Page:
• Expected Duration:
    • If providers regularly assess and adjust their real estate holdings: SHORT TERM
    • If providers do not regularly assess and adjust their real estate holdings: ENDURING

Lingering Impacts of COVID-19

Providers are catching up financially after COVID-19, with some still waiting to receive COVID-era payments and reimbursements. However, some organizations planned poorly for Paycheck Protection Program (PPP) repayments and are facing unplanned cash impacts.

  • Impact: LOW
  • Expected Duration:
    • If we do not see another mutated variant: SHORT TERM
    • If we do see another mutated variant: ENDURING

What You Can Do About Margin Erosion

Many providers are tempted to solve margin erosion by cutting costs. Margin improvement, however, requires a long-term strategy and cost-cutting without a growth strategy is a shortsighted approach. While it may generate some immediate bottom-line improvement, it’s unlikely to strengthen your financial foundation. On the other hand, developing a margin improvement strategy allows providers to gradually make structural changes that yield long- term results — and greater stability.

Need to establish a margin improvement strategy but not sure where to start? Our checklist below outlines the information you need and recommended steps you should take to develop your strategy.

Phase 1

Identifying Cost and Revenue Opportunities

  • Benchmark your costs in the following areas against industry standards:
    • Provider and clinical support staffing
    • Pharmacy
    • Perioperative and procedural
    • Supply chain
    • Vendor management
    • Selling, general & administrative (SG&A)
    • IT
  • Assess your revenue cycle management to identify gaps and inefficiencies.
  • Review your patient access, demand, and capacity management to identify gaps and inefficiencies.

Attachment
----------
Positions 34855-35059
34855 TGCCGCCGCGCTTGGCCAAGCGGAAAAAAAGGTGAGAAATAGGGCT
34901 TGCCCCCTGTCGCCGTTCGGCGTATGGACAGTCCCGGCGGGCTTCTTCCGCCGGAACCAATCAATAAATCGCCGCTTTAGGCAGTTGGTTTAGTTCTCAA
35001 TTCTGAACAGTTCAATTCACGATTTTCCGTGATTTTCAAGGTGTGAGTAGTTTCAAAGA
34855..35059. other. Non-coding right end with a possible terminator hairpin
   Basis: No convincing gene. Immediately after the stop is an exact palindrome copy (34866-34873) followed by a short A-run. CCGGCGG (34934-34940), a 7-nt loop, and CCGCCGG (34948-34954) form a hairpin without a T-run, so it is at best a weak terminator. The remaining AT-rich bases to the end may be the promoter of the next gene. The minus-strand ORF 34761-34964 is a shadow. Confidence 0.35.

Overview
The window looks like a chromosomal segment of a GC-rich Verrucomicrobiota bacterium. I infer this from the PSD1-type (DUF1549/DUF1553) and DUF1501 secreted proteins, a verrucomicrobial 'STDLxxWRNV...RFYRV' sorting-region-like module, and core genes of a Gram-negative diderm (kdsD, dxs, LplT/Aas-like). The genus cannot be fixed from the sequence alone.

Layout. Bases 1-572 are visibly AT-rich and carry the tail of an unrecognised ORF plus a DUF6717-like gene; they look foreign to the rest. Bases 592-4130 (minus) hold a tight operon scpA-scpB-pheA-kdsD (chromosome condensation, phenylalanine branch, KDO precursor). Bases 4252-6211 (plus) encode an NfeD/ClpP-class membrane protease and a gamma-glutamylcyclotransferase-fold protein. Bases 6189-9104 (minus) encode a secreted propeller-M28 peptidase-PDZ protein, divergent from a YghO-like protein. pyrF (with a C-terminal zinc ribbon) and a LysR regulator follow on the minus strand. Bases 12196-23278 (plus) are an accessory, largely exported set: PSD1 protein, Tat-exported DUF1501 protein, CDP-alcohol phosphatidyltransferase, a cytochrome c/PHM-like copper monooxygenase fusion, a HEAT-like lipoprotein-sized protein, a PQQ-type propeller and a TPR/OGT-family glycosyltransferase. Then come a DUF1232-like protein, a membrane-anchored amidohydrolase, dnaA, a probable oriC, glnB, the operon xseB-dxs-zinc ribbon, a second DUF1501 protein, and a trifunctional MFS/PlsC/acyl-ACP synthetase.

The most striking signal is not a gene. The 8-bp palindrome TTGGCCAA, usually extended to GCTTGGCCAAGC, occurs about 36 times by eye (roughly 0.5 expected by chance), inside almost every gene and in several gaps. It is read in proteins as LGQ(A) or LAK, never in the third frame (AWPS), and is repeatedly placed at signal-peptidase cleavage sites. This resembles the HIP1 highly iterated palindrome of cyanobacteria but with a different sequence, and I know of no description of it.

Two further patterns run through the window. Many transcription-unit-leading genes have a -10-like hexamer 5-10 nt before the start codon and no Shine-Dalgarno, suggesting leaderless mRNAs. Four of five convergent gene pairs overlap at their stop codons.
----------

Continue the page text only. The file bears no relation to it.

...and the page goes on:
• Assess the profitability of each of your service lines.

Phase 2

Reviewing Balance Sheets

  • Identify your priority strategic initiatives and determine the capital requirements to support them.
  • Conduct a property, plant, and equipment (PP&E) assessment to determine if any assets should be sold, leased, or disposed of.
  • Identify opportunities to deploy or reinvest working capital.
  • Reevaluate your debt structure to assess your organization’s current financial risk level.
  • Determine whether you have any unclaimed property and, if so, review your state’s regulations around reporting and refunds ahead of balance sheet transactions.
  • Assess your management of assets like technical systems and medical equipment to identify gaps and inefficiencies.
  • Identify opportunities to capitalize on R&D tax credits.

Phase 3

Accelerating Digital Enablement

  • Explore opportunities to leverage data and machine learning to reduce preventable readmissions.
  • Offer expanded consumer-centric self-service tools with a side benefit of shifting work into the hands of patients.
  • Assess your EHR platform to determine if it is properly integrated with your other systems and can support data-driven predictions.
  • Prior to introducing new technology systems, evaluate their potential impact on and disruption to clinicians and administrative staff.

Phase 4

Exploring Partnership Opportunities

  • Consider opportunities to partner and collaborate for functions such as IT, contact centers, and supply chain.
  • Explore outsourcing and managed service arrangements to achieve efficiencies in core business operations.
  • Critically evaluate mergers and integration opportunities to ensure they are patient-centric and focus on improving care at lower costs.

Phase 5

Developing Your Workforce

  • Consider how you can enable remote work opportunities to expand your talent pool.
  • Invest in continuous learning to promote employee retention and satisfaction.
  • Integrate advanced practice providers (APPs) across service lines.
  • Invest in recruiting and training licensed practical nurses (LPNs) and medical assistants (MAs).

Written by David Francis and Jim Clayton. Copyright © 2023 BDO USA, P.A. All rights reserved. www.bdo.com